Nonlinear viscoelastic rheological behavior of bentonite and sepiolite drilling fluids under large amplitude oscillatory shear

ETTEHADİ A., Ulker C., Altun G.

JOURNAL OF PETROLEUM SCIENCE AND ENGINEERING, vol.208, 2022 (SCI-Expanded) identifier identifier

  • Publication Type: Article / Article
  • Volume: 208
  • Publication Date: 2022
  • Doi Number: 10.1016/j.petrol.2021.109210
  • Journal Indexes: Science Citation Index Expanded (SCI-EXPANDED), Scopus, Academic Search Premier, PASCAL, Chemical Abstracts Core, Compendex, Geobase, INSPEC, Civil Engineering Abstracts
  • Keywords: Rheology, Nonlinear viscoelasticity, Large amplitude oscillatory shear (LAOS), Drilling fluid, Sepiolite, LAOS BEHAVIOR, NANOPARTICLES, PERFORMANCE, VISCOSITY, STRESS
  • Istanbul Technical University Affiliated: Yes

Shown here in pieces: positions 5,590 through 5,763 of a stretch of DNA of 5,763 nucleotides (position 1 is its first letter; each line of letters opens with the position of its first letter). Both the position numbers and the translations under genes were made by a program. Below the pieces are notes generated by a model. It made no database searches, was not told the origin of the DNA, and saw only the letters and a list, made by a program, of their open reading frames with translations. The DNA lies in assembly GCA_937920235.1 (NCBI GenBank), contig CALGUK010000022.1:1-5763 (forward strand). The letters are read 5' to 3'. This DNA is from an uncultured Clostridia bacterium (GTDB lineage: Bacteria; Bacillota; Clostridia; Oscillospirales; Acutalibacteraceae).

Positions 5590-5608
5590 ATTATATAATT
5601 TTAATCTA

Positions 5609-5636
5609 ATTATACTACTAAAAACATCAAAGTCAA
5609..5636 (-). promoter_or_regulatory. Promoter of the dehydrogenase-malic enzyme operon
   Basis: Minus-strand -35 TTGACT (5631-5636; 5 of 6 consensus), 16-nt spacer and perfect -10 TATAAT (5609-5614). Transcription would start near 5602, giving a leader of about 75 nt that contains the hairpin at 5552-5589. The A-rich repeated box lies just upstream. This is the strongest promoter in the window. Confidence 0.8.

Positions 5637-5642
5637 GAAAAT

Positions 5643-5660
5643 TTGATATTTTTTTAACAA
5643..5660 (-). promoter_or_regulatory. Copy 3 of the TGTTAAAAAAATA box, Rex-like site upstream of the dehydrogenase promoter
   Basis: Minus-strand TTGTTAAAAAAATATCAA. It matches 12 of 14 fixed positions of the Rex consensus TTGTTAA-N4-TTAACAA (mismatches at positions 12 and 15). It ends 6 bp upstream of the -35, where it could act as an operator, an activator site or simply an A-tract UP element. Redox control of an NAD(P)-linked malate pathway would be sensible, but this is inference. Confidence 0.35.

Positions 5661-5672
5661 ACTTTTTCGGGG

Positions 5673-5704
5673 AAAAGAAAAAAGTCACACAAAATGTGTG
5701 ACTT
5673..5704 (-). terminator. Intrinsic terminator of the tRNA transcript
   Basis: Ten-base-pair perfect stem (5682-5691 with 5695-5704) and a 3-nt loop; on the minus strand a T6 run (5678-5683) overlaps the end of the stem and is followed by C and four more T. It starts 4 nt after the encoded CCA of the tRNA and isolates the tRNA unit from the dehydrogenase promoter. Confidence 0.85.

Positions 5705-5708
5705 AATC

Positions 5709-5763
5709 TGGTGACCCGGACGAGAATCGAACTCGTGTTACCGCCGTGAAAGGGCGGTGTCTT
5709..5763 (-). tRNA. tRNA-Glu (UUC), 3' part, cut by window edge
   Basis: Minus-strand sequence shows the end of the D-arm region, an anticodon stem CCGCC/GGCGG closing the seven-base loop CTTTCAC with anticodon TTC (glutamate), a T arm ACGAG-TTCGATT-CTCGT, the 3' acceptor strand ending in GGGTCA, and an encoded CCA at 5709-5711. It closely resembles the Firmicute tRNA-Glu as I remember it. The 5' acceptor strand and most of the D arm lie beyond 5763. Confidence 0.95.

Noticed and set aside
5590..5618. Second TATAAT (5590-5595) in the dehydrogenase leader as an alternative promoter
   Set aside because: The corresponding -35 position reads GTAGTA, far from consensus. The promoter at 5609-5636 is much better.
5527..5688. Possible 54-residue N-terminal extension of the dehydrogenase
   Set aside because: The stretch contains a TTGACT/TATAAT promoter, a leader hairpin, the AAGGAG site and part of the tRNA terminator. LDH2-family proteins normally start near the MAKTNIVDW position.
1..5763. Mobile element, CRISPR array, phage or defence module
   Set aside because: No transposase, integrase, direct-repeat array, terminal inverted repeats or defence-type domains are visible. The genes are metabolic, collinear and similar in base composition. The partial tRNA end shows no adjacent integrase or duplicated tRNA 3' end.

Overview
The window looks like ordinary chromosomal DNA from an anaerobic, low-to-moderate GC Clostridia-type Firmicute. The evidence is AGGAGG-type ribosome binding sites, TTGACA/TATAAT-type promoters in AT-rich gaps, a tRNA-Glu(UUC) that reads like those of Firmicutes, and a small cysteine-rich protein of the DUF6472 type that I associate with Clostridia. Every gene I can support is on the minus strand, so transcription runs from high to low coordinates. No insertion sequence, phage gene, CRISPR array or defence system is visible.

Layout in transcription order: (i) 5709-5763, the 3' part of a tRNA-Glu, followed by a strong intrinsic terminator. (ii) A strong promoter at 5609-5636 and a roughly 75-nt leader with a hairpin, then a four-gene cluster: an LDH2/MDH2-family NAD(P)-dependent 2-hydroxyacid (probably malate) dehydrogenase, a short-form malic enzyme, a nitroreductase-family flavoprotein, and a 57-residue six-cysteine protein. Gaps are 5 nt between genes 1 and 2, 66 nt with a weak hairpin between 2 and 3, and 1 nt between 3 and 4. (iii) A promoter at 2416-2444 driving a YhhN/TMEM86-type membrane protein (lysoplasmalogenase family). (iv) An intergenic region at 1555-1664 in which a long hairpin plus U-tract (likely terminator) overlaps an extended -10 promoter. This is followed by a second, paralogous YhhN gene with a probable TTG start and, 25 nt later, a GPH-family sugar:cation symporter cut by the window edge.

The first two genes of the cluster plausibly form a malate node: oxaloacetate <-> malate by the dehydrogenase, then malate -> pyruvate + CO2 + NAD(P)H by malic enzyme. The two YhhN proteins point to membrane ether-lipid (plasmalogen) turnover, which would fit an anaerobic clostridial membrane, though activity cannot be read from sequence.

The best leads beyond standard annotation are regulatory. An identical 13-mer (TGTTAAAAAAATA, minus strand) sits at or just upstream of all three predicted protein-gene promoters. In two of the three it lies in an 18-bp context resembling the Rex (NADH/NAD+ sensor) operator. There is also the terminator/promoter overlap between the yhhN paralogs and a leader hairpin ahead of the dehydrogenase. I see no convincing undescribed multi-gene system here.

Common models used to describe rheological behavior of drilling fluids are built on pure viscous flow assumption. Full rheological characterization of drilling fluid under this assumption is not feasible since drilling fluids are viscoelastic materials and exhibit both elastic and viscous features. Gel strength development, yield stress value at near zero shear rates, and sag tendency in drilling fluids are the strong function of viscoelastic responses. Linear and nonlinear viscoelastic responses should be measured to provide complete viscoelastic analysis. Two water-based drilling fluids, sepiolite and bentonite drilling muds, each in four states, were subjected to testing using rheometer. Nonlinear viscoelastic parameters and their indications for both fluid systems were characterized for the first time. Large amplitude oscillation sweep tests were conducted as a function of strain and strain rate at four temperatures and frequencies. Stress response was decomposed through Fourier transform into elastic and viscous stress components. Lissajous-Bowditch loops were assessed as rheological fingerprints to detect the initiation of nonlinear region and the nature of nonlinearity. Results revealed that bentonite fluid systems provided stronger gel strength, a more stable network, and high mechanical stability compared to sepiolite fluid samples up to 50 degrees C. However, the sepiolite fluid systems outperformed at high temperatures (100 and 150 degrees C). The elastic nonlinear response was determined to be strain/ strain rate softening, and the nonlinear viscous response was shear rate thinning at large strain rates for both fluid systems. Contrary to common knowledge found in literature (shear rate thinning), it was revealed that both fluid systems demonstrated shear rate thickening behavior at low to moderate strain rates. This finding is of importance in understanding gel strength development and evaluating sag tendency in drilling operations.